The German limited liability company (GmbH)
is the most common business vehicle due to the simple incorporation procedure and the minimum share capital requirements
. The start-up share capital for a GmbH is 25,000 euros
from which at least 12,500 euros must be deposited upon incorporation. The shareholders may contribute with different amounts; however the minimum share contribution
is 1 euro. The German Commercial Law also allows the share capital to be deposited in cash or any other type of movable and immovable property
. The German legislation also allows investors to set up mini-GmbH companies
which require a minimum share capital
of 1 euro.
The share capital of German limited partnerships
Even if not very often employed, the German limited partnership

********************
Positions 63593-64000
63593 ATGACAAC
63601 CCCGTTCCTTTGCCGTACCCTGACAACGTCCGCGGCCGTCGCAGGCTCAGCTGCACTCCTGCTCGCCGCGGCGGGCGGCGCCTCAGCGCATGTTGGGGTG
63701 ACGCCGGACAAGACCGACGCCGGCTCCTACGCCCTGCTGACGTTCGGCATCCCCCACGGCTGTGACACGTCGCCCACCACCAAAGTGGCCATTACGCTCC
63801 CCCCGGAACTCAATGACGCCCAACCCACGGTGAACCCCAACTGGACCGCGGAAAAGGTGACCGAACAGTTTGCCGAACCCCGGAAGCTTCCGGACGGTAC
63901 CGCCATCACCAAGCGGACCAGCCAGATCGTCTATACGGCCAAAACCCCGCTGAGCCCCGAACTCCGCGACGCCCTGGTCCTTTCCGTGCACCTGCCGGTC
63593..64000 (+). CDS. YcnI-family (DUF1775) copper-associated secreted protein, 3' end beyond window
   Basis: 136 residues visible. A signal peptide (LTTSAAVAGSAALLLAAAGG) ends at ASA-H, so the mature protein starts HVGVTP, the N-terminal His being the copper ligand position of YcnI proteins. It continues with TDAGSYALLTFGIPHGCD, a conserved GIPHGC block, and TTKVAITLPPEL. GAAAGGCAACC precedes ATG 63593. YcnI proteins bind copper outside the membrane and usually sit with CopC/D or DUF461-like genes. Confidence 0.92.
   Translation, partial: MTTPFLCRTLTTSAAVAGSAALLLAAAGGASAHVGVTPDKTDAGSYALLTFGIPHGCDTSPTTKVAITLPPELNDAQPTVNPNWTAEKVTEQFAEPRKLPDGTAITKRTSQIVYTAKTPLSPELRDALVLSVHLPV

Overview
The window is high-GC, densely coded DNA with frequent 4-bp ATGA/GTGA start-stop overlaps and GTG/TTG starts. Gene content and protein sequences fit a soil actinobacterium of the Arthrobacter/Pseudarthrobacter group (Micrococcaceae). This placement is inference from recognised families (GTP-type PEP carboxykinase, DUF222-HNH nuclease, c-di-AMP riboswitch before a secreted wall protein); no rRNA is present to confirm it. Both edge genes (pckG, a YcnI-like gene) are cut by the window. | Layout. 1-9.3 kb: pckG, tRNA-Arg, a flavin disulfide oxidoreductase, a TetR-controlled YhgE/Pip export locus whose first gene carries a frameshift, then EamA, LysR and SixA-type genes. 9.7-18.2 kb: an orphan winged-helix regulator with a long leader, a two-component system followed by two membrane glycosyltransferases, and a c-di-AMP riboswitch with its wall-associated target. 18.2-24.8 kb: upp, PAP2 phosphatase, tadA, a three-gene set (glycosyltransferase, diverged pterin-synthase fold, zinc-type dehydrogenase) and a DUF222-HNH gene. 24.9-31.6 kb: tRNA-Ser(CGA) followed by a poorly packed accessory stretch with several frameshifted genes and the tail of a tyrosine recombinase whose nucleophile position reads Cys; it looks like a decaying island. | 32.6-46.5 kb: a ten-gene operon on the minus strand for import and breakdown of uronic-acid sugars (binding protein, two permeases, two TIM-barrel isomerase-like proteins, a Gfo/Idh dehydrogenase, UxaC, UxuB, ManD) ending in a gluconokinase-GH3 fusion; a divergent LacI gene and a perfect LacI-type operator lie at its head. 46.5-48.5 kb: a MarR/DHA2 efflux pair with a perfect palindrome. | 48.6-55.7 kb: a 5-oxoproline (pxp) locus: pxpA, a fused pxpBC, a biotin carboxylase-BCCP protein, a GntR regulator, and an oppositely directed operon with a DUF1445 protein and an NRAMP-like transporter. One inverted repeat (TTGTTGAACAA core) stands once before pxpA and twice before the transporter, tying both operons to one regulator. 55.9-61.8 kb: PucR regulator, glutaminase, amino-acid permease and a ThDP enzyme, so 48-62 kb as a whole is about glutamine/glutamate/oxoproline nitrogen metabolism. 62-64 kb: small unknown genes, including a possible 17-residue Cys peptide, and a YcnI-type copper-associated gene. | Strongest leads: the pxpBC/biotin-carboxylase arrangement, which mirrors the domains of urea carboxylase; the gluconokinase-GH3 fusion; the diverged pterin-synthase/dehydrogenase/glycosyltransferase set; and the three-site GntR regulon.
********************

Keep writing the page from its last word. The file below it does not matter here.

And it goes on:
provides a certain amount of flexibility to its owners and limited liability to one of the owners. The minimum share capital
required for opening a business in Germany
as a limited partnership is 50,000 euros which must be divided into shares. The shares issued upon the incorporation of the German company
may be ordinary shares or preference shares.
Economic forecast for Germany
According to German economic experts, the economic outlook has only slightly improved. The position is still precarious, and inflation is still having a negative impact on economic projections. However, based on news here
- - an increase of 0.2% of the Gross Domestic Product is expected in 2023;
- - for 2024, forecasts are more optimist indicating a growth of 1.3%;
- - inflation is expected to remain at 6.6% in 2023, but to decline to 3% in the following year.
For detailed information about the share capital
, please contact
our German consultants in company registration.
They will assist you with the entire process of starting a company in Germany
, from choosing the right legal structure for your business needs and helping you comply with all its requirements to registering it with the Trade Register.